• Question: Why do we have bogeys in our noses and not in other parts of our body?

    Asked by asiansupreme to Anil, Blanka, Cees, Emma, Mike on 2 Jul 2012. This question was also asked by whgraceandaim, edward321.
    • Photo: Michael Cook

      Michael Cook answered on 2 Jul 2012:

      I think it’s all to do with one of the things the nose does. Because you’re breathing in through your nose, part of its role is to make sure nothing gets in that isn’t supposed to (things like dust, insects, anything that might hurt us).

      I believe your body creates a sticky substance like mucus to try and catch this sort of stuff, to stop it from getting further into your body. It’s similar to why your ears produce wax – so that they can push dirt and things that shouldn’t be in your ear, and get it out of there!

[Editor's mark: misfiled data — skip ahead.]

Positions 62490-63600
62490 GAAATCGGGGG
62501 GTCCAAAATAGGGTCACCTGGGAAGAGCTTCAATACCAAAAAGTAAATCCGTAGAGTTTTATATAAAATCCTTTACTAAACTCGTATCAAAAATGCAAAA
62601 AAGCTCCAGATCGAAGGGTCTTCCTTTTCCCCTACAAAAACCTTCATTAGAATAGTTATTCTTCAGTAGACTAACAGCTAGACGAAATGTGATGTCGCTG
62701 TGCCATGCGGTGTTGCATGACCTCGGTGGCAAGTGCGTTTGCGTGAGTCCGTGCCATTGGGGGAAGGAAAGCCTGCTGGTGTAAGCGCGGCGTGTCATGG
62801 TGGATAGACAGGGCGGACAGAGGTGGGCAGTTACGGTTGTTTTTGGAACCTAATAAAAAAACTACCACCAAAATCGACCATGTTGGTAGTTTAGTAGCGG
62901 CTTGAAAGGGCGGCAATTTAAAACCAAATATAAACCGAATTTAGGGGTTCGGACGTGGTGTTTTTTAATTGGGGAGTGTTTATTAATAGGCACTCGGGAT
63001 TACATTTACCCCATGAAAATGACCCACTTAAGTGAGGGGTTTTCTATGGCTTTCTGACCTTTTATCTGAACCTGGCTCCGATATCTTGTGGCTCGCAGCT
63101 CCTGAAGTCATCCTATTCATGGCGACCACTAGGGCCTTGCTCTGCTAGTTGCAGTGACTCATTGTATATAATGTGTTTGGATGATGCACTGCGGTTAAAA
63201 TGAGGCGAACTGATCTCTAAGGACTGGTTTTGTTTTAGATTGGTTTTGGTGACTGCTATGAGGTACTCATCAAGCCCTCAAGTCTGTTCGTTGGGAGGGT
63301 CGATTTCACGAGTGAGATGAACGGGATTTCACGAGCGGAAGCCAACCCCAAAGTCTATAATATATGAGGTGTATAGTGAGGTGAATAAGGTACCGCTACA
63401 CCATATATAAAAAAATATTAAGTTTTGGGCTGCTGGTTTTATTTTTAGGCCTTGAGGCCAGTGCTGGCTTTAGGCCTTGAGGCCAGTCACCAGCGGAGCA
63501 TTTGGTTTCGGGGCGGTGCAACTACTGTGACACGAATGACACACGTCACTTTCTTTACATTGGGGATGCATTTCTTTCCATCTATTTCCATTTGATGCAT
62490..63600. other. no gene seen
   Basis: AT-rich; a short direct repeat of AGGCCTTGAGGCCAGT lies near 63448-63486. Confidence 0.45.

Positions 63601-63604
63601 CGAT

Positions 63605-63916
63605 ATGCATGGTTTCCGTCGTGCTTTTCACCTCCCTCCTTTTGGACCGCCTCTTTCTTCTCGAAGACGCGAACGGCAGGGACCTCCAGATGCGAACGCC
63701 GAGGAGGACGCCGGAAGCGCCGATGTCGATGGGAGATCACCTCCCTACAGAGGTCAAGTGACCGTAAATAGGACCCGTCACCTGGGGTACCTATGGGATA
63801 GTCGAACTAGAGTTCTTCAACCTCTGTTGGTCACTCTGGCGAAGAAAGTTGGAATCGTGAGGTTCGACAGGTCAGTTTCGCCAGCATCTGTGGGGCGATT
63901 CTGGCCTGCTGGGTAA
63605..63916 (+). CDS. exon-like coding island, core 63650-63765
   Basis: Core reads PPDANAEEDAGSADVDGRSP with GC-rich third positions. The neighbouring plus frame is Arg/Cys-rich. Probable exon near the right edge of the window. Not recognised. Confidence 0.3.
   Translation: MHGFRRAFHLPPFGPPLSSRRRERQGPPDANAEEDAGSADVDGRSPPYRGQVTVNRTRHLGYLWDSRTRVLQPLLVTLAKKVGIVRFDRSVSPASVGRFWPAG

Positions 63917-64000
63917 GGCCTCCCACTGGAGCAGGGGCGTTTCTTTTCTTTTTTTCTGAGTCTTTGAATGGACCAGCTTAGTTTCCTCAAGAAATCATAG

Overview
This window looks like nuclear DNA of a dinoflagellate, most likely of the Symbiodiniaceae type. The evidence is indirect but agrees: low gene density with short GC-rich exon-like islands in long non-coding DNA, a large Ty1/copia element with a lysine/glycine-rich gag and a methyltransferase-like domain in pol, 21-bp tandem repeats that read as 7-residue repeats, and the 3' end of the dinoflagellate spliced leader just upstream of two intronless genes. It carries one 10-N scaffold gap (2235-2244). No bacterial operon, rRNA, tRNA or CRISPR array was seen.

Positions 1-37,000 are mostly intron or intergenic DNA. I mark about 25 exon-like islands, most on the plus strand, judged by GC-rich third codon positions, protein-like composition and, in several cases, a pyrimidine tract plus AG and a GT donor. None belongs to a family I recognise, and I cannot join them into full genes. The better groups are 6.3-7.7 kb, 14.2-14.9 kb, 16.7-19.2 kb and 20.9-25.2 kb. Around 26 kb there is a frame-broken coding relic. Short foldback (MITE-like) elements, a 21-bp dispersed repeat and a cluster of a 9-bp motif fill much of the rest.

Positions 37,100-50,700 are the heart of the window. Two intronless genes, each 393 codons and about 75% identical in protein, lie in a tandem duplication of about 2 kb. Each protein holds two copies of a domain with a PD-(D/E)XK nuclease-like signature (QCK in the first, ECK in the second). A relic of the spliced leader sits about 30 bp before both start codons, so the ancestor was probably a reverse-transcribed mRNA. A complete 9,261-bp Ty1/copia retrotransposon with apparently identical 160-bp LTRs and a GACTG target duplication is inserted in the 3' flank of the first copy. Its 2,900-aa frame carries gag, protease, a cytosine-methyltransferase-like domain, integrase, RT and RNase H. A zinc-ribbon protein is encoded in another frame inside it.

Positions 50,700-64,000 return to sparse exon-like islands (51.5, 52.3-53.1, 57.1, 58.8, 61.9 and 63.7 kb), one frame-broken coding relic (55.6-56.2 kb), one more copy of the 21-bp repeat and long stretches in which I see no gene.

I might be wrong though – Blanka and Emma know lots more about biological stuff than me, so I’ll wait for one of them to tell us more!

    • Photo: Emma Trantham

      Emma Trantham answered on 4 Jul 2012:

      Yup Mike’s right – the bogeys are basically the mucus that your nose (and also your windpipe) produces to trap dust and pollen etc.

      Actually we do also produce mucus in our guts (to help the food slide through) but usually only a very little comes out on our poo so we don’t notice it.